There’s no question about it: Many Americans are in financial trouble by the time retirement comes around. They have not saved enough; they have no particular asset of great value that they want to lose or sell. The numbers, in fact, are startling.
Let’s start with the goal. It’s said that by the time you hang up your spurs, at age 60, you should have seven times your annual salary tucked away in a savings plan somewhere, be it in stocks and bonds, property or in a savings account at the local bank.
Of course, there are many reasons you could fall short on this goal. Some of those reasons may be self-inflicted and others may not.
You could simply have never gotten that great job that allowed you to put money aside in the first place. Facts are facts: According to the Economic Policy Institute, reports CNBC, the median savings for wage earners between age 56 and 61 – right on the cusp of retirement – is $17,000. That generally means that if all income stopped, those people would be flat broke within a year or less, based on reasonable standards of living.
Yes, it could have simply been the Great Recession that slammed your stock portfolio or forced you into early retirement through the loss of a job. According to this website, you could have simply overextended yourself in insignificant ways that simply add up after 50 years of working. You could be over-paying fees at the bank or subscribing to too many magazines and newspapers. You could simply have bought a house bigger than necessary, forcing you to pay extravagant bills for every-day items, such as gas and electric bills or yearly bills, like school taxes.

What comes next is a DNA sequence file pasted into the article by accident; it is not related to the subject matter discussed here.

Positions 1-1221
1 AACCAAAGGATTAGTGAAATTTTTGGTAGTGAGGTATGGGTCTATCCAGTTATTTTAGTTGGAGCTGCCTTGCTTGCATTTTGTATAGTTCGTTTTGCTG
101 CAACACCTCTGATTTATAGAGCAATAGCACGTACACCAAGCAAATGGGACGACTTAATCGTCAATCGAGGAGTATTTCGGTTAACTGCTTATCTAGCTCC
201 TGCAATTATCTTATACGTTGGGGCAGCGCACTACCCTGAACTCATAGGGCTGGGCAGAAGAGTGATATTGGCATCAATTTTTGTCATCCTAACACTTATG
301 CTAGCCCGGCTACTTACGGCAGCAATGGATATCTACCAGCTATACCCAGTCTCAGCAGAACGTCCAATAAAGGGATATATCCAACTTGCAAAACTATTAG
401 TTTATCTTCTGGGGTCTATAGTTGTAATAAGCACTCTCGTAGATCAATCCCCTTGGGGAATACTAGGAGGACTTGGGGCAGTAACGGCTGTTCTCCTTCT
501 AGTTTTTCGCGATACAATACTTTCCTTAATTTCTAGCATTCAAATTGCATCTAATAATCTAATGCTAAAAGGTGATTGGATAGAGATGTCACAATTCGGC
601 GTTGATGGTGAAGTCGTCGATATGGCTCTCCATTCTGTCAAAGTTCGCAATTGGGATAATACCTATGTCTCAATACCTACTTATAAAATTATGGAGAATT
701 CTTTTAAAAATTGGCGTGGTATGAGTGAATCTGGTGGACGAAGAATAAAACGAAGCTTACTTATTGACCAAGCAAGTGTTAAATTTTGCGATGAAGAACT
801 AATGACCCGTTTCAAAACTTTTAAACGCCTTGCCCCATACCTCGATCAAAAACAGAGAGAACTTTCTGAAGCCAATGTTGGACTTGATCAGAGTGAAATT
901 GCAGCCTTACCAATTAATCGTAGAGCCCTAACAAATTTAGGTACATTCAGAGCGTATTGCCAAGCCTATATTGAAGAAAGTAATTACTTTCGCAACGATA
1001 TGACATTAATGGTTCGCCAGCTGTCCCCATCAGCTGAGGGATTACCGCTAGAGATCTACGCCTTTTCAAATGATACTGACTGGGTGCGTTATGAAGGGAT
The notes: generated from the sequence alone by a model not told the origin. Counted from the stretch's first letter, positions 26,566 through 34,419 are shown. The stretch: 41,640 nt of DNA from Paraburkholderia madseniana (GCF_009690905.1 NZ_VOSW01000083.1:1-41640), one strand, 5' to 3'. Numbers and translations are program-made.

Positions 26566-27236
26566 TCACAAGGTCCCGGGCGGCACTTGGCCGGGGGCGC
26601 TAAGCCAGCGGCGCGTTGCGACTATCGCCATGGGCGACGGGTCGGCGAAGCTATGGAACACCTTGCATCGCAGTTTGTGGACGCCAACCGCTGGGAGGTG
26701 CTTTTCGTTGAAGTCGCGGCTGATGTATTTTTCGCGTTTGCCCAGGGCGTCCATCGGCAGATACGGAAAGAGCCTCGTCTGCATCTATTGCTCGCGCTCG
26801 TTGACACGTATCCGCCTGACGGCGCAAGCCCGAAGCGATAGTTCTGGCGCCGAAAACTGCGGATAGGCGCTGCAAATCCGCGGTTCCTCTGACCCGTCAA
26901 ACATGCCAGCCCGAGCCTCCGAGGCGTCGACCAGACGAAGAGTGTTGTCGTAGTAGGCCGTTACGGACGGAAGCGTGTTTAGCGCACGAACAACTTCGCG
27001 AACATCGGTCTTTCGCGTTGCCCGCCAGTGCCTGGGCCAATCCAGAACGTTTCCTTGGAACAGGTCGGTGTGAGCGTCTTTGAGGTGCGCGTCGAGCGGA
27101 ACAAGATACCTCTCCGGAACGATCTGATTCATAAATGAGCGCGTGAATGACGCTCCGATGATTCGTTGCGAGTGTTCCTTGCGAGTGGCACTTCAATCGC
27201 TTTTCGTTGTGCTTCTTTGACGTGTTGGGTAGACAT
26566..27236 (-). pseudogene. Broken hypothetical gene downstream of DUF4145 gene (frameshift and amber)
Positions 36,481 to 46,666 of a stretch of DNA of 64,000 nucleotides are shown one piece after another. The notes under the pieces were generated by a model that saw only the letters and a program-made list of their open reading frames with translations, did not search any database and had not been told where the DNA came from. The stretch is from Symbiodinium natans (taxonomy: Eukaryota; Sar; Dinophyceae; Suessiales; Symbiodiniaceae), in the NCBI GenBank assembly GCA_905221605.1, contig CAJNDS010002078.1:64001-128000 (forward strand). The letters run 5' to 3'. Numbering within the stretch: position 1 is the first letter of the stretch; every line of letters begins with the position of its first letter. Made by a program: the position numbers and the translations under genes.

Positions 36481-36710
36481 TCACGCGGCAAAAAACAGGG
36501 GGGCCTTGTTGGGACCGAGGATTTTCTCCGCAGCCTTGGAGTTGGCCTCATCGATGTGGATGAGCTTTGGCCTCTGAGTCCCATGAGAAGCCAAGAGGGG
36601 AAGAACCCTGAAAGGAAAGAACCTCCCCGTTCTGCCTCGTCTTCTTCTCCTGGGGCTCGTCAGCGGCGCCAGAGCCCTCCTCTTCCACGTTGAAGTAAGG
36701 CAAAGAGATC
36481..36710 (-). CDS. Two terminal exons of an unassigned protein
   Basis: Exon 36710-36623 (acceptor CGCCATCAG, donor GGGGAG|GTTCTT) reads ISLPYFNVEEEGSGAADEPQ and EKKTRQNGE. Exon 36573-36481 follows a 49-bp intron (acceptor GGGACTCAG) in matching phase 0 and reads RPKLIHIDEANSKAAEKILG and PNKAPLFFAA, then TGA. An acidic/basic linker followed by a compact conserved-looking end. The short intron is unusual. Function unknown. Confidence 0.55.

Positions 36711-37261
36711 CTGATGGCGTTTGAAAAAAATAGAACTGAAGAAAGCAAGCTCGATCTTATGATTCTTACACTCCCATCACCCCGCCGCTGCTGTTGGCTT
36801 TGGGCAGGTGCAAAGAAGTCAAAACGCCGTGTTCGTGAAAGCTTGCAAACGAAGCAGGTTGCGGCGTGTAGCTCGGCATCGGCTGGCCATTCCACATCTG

So, what do you know about a reverse mortgage and how that can simply rescue your retirement to the point that you can stay in your home and actually see a monthly stipend that comes from your home’s equity? Have you seen a reverse mortgage guide that can walk you through the basics and show how promising this could be?
Critics say there are few financial blessings out there, just lying around waiting for you to arrive on the scene. Your parents said, “If it seems too good to be true, then it probably is.” Reverse mortgages – sensible, legal, arranged through a reputable financial institution – are the exception to that rule. This is not money from the skies – this is your money that is represented by the equity in your house that you cannot access through standard channels. If you own a $100,000 home and you need cash one day, you cannot go out and sell that second bedroom you no longer use and come home with a bag of groceries.
Yet, that second bedroom and the rest of your house does represent a substantial investment. Banks recognize this and have worked out a system through which they pay you a stipend based on the equity you own. Is this free? In a sense, yes, because this is not income, so it is not subjected to tax. But the downside on the deal is that you are subtracting from your equity. When you sell the home or put it into your will, what you own is worth less, as the stipend transfers that much equity from your hands to the bank. But, what about this: You are 65 years old and must retire. You have lived in your home for years and still believe you want to stay there for another 10-15 years. You have enough savings in the bank to survive for a year by severely cutting back on all your expenses. After that, you don’t know what you will do.
A reverse mortgage is that game changer. You get to keep your house and you get some much needed cash to spend. You get to stay put. You stay safe and secure and have funds at your disposal. If this sounds too good to be true, do a search online for the U.S. Consumer Financial Protection Bureau, the federal agency that acts like the Consumer Protection Bureau, but for financial matters. Find the website search option and type in “reverse mortgages.” Do your own research. Double check and ask all the questions you need to ask.